Occupancy rate at Malaysia’s shopping malls dropped for a fifth consecutive year, declining from 79.2% in 2019 to 77.5% in 2020, the lowest level since 2003, according to data by the National Property Information Centre (NAPIC).
In its latest report, NAPIC said that the decline comes as retailers face tight margins and low footfalls amid the movement restrictions brought about by the COVID-19 pandemic, reported The Malaysian Reserve (TMR).
Total space occupied by retailers also marginally declined to 13.06 million sq m, said NAPIC.
“Apart from that, more new shopping malls are expected to complete and enter the retail market, which will lead to increased competition among mall owners to attract tenants and shoppers,” NAPIC said in the report.
In 2020, 13 shopping complexes with certificates of completion and compliance joined the market, adding almost 350,000 sq m of retail space.
These include KL East Mall in Setapak, Kuala Lumpur, Paragon Market Place in Johor Bharu, Tropicana Gardens Mall in Damansara, Selangor, KTCC Mall in Kuala Terengganu and Mydin Mall Jengka in Pahang.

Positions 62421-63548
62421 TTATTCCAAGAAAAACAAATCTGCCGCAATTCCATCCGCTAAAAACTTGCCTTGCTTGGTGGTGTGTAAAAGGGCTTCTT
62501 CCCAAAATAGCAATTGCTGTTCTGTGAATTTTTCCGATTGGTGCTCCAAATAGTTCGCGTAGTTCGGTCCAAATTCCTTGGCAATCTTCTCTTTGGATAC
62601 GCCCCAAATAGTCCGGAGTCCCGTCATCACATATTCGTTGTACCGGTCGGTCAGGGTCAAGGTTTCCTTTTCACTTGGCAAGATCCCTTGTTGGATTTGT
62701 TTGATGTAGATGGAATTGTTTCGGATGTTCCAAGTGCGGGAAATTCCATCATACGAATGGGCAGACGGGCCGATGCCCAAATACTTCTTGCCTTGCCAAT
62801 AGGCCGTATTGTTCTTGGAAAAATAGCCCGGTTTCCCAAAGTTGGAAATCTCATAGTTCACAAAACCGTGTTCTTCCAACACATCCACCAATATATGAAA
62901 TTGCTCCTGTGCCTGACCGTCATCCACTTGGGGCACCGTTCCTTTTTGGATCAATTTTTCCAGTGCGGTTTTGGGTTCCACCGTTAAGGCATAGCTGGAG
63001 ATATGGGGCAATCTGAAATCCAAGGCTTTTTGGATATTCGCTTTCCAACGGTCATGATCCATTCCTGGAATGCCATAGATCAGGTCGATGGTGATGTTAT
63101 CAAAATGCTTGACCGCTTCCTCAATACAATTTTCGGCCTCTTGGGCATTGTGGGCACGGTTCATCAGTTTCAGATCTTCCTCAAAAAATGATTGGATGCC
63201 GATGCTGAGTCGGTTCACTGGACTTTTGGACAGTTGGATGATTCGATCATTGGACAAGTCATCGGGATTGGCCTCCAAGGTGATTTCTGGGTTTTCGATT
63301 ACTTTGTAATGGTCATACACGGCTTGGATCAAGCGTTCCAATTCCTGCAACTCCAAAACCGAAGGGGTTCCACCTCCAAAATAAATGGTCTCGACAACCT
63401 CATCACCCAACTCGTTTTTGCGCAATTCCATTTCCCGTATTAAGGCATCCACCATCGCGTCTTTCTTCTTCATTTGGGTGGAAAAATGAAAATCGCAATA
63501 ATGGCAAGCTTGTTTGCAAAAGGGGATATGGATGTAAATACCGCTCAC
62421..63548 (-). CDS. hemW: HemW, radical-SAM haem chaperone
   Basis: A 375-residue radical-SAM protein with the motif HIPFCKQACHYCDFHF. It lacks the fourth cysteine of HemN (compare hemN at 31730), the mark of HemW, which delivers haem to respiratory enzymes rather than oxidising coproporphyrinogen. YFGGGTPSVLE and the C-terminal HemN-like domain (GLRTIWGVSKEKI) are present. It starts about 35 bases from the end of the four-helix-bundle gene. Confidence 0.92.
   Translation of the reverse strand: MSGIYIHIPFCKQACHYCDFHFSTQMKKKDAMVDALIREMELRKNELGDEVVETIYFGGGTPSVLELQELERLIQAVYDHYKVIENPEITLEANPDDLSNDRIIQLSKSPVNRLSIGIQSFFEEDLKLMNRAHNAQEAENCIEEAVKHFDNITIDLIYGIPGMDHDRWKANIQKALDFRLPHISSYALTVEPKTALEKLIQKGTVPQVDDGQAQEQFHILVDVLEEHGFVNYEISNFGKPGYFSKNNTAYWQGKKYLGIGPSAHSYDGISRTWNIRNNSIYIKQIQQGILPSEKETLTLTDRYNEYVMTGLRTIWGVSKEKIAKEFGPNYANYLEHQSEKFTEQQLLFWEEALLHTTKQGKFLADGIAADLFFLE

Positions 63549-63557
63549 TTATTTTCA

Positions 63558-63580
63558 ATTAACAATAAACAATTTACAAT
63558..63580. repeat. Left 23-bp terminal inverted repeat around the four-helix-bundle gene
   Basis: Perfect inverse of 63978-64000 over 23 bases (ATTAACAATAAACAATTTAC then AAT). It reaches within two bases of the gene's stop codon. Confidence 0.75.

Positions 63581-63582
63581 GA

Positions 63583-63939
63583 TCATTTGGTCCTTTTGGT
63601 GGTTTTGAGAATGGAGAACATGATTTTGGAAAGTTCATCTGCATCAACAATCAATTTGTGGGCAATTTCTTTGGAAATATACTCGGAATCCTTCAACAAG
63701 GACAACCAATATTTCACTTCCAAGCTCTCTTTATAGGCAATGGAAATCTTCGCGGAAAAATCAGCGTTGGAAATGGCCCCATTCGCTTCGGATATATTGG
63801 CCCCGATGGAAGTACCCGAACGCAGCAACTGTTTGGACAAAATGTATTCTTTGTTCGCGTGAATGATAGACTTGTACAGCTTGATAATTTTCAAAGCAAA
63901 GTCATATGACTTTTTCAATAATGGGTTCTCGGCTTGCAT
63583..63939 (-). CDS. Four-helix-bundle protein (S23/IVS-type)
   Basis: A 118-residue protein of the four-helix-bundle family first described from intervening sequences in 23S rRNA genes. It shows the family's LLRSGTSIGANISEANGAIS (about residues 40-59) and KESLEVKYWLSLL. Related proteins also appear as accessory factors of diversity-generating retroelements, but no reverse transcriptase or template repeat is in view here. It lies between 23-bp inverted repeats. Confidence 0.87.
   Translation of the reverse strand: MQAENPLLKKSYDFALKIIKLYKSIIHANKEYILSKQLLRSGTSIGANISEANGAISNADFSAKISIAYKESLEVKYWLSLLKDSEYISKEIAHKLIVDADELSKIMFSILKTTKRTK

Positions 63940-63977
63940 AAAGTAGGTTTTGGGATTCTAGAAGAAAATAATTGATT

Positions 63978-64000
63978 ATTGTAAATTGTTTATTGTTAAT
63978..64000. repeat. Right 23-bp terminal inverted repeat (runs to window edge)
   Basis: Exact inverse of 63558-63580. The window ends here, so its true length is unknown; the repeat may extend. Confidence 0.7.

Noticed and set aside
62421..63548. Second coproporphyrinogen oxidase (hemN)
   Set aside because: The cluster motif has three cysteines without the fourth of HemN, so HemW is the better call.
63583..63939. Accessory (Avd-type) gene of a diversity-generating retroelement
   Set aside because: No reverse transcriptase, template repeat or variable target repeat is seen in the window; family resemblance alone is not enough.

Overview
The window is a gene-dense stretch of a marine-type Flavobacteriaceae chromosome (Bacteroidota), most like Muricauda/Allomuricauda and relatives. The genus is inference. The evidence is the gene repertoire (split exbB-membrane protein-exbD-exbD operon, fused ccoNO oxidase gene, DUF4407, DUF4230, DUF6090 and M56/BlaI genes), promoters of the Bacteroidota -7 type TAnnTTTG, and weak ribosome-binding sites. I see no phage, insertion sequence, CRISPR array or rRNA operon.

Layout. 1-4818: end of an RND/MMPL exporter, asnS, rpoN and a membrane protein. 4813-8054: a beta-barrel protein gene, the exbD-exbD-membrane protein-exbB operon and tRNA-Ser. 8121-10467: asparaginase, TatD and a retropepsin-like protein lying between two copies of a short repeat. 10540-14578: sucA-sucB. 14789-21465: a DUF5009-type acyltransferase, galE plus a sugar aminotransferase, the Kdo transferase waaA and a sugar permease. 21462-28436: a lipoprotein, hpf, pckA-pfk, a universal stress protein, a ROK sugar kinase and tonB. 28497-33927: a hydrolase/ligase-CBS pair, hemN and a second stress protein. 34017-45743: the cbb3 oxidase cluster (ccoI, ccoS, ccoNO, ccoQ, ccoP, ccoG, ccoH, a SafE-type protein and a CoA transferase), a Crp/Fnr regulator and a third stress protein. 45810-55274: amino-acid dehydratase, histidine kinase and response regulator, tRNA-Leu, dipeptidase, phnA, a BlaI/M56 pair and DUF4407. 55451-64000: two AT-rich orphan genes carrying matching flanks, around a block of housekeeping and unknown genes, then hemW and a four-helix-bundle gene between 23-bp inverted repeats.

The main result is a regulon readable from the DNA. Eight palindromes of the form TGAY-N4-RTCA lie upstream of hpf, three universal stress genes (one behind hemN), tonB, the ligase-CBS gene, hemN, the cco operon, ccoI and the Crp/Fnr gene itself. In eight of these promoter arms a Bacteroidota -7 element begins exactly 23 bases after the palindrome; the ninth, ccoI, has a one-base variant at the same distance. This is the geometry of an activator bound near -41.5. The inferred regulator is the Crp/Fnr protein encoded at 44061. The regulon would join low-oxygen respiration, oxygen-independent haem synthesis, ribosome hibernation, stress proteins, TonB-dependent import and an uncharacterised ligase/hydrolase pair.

As at end-2020, there were 1,050 shopping complexes in Malaysia, with total retail space of 16.85 million sq m. Of these, 556 were shopping centres with a total retail area of 12.61 million sq m.
Selangor dominated the existing retail space, with 3.7 million sq m from 153 shopping complexes.
Incoming supply comprises another 42 complexes offering 1.81 million sq m, while the planned supply comprises 13 complexes with 510,000 sq m.
Meanwhile, Melaka posted the lowest occupancy rate at 63.3%. Negri Sembilan came in next with 66.6%, followed by Penang (72.8%) and Sarawak (73.9%). Kedah and Johor recorded an occupancy rate of 74.6% and 74.9%, respectively.
Occupancy rate at Federal Territories of KL, on the other hand, stood at 82%, while Putrajaya and Selangor registered an occupancy rate of 81% and 80%, respectively.
For the first half of 2021, NAPIC expects Malaysia’s retail segment to remain flat amid increased competition from online shopping platforms.
“Neighbourhood malls that are occupied by shops providing essential products and services are likely to perform better and recover quicker compared to malls focusing on luxury offerings, while tourist-focused retail malls’ performance will mainly depend on when international borders reopen,” said the NAPIC report.